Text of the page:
Study on domestic water security from aspects of gender, social inequities, and water management
The rationale for the study was the need to generate adequate evidence to inform the development of an equity-focused, gender transformative water security strategy
The Jal Jeevan Mission (JJM), the national flagship programme of the Government of India (building on the National Rural Drinking Water Programme – NRDWP) envisions safe and adequate drinking water for all, always, in rural India. It aims to ensure that by 2022, at least 90 per cent of rural households are provided with piped water supply; at least 80 per cent of rural households have piped water supply with household connections, less than 10 per cent use public taps and less than 10 per cent use hand–pumps or other safe and adequate private water sources. Rajasthan has only 1.16 per cent of the total surface water available in India, though it covers more than 10.4 per cent of the country’s geographical area, supporting more than 5.5 per cent of the human population and 18.7 per cent of the livestock.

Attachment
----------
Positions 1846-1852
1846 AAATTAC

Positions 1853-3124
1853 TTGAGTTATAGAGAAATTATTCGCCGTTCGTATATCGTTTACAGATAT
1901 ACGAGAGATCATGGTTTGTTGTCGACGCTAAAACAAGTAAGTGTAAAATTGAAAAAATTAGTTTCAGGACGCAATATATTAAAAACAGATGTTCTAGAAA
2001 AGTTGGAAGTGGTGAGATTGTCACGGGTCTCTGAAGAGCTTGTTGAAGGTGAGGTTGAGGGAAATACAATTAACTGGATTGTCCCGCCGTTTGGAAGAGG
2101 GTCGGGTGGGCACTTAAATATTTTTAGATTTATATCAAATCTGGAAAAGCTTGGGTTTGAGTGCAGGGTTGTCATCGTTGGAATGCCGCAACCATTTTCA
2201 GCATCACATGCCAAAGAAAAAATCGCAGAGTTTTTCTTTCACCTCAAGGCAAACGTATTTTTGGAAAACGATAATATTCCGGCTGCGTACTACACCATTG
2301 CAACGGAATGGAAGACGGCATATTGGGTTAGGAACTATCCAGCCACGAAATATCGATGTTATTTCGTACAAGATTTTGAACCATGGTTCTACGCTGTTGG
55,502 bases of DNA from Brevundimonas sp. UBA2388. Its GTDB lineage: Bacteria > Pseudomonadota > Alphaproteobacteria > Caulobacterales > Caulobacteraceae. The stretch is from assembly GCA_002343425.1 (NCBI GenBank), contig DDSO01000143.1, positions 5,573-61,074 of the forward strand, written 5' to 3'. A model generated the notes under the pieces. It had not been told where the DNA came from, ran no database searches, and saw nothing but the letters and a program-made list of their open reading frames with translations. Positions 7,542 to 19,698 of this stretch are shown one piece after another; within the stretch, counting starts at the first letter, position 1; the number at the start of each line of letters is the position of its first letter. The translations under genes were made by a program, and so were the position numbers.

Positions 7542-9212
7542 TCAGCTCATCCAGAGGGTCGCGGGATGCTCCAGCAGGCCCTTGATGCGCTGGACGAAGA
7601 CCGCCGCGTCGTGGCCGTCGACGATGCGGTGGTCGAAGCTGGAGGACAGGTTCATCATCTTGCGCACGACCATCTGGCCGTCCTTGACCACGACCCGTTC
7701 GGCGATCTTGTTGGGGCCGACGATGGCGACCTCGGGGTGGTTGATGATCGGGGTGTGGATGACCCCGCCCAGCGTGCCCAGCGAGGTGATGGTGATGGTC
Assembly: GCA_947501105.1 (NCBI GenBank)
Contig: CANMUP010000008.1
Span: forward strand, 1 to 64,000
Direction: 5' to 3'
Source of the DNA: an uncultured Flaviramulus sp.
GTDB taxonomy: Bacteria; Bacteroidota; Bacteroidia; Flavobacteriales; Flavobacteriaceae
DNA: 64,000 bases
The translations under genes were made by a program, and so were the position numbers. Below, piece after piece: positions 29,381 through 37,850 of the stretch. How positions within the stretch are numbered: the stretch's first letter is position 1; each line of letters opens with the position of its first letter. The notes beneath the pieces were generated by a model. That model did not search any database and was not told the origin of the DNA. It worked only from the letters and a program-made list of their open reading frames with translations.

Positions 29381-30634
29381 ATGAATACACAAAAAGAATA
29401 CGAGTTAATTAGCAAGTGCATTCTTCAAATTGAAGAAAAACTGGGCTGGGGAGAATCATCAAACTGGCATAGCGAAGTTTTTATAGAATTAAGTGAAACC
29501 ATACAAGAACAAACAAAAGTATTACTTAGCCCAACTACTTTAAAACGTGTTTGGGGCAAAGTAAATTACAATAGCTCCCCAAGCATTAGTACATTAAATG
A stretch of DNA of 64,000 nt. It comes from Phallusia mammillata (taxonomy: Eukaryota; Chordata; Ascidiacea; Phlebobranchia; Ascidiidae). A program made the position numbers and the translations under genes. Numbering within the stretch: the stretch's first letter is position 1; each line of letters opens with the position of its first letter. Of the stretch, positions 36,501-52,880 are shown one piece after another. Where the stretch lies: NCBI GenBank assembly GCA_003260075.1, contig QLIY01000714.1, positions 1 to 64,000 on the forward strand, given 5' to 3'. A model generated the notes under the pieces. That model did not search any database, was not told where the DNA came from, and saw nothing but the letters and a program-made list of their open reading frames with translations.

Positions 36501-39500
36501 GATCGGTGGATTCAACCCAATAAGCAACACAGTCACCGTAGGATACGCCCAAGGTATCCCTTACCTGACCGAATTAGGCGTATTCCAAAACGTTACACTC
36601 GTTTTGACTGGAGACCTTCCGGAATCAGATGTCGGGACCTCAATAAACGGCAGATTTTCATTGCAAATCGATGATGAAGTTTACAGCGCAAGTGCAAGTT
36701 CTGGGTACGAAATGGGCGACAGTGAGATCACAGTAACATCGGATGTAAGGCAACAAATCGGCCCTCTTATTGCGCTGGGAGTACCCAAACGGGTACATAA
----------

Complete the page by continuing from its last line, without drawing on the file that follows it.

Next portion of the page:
Barmer and Jaisalmer districts in western Rajasthan are characterized by low to very low rainfall and excessively high aridity due to high temperatures. These factors impact safe water availability for domestic and productive purposes around the year. Moreover, the region is characterized by a number of fringe habitations (known as “dhani”), populated sparsely, and extending to a radius of 10 km or more. With limited resources at the grassroots level, techno–economic viability for setting up a water supply network in these areas is a major challenge. As noted earlier, fewer than 5 per cent of households in the two districts have tap connections.
The rationale for the study was the need to generate adequate evidence to inform the development of an equity-focused, gender-trans water security strategy, which in turn can inform the implementation plans (with a special focus on western Rajasthan) led by the Government of Rajasthan in line with the JJM. The study's findings can be used at the state level, to help guide policy directives and the programmatic framework for water governance and at the District or Gram Panchayat level for strengthening operational measures and demand-side management. The study used the qualitative research approach with the aim of gaining insights through discussions with community groups, stakeholder consultations and a review of secondary literature.